Innovators. They come in many forms. They dream big but they aren’t just dreamers. They form raw ideas into cool products with disruptive business models. They shatter entire industries and leave established leviathans running scared with their tails between their legs. The Innovators interview series connects you with the most driven people on the planet. What makes them tick? What advice do they have for tech founders? What tools do they use to get the job done? Read on to find out.
Inge Andre Sandvik is the CEO and co-founder of Soundrop. A serial entrepreneur, Inge creates award-winning products that people love to use. One of his first creations, 1881 Mobilsøk, became one of the most popular mobile services in Norway and was subsequently bought by Telenor. His SMS Preview app was named a top app in the Nokia Ovi Store and received more than four million downloads. More recently, Numo Finder, a mobile directory service, won the GSMA mobile innovation award and was named by Red Herring as one of their 100 promising technology companies.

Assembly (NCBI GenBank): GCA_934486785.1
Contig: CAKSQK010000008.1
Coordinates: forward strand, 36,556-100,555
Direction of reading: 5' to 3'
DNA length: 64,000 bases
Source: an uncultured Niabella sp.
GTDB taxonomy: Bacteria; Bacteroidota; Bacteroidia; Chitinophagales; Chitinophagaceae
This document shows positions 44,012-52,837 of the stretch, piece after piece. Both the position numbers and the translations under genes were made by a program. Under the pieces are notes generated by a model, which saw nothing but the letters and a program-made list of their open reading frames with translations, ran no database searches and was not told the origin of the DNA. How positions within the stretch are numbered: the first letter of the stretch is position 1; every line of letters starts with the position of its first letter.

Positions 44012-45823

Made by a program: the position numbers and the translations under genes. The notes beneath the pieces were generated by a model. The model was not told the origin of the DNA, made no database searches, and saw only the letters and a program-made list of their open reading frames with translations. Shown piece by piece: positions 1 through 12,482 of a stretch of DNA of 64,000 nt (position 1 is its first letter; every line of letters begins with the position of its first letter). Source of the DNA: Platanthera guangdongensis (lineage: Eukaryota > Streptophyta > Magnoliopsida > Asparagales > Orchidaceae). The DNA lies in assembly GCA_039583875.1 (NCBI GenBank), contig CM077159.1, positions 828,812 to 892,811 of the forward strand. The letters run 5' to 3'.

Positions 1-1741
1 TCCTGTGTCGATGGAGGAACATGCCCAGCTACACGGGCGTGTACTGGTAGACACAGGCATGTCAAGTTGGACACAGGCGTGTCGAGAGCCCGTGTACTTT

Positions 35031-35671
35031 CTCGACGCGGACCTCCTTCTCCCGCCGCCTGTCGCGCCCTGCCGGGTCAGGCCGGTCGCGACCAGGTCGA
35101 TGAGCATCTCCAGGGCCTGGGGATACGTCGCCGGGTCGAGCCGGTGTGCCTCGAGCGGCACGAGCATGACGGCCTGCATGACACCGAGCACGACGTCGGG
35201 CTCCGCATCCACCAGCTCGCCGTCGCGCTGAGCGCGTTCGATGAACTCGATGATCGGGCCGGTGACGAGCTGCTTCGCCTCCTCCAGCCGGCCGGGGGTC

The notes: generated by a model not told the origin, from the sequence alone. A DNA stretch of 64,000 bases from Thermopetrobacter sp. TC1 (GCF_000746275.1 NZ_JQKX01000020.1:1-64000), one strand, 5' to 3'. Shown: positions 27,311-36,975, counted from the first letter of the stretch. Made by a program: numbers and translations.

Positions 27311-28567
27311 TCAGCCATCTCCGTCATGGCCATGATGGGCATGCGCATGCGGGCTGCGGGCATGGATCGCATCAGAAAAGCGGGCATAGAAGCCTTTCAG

Inge’s most recent 9-to-5 job was at Opera Software for whom he built the Opera Mobile Store which generates 30 million app downloads every month. When not busy making new things, Inge has worked in a variety of positions for Compaq, Oracle, PriceWaterhouseCoopers and Telenor.
What do you enjoy most about your work and why?
I am a big fan of Dan Pink’s book “Drive” where he talks about autonomy, mastery and purpose as the important motivation factors in life. Being able to choose who to work with and be able to together with them decide on witch problems to solve and get the amazing feeling of seeing how this affects people in a positive way is the biggest enjoyment that is possible to get.
Where does your passion come from? What drives you, inspires you, excites you?
The true passion comes from wanting to solve problems and the great enjoyment of seeing that great team work is able to make an impact. Nature shows us every day that the natural way of how things should evolve is through many small changes and iterations. Planning for big changes to happen at once is therefore by nature not sustainable and will not work in the long run. I believe a long term direction is important, but its not a linear path....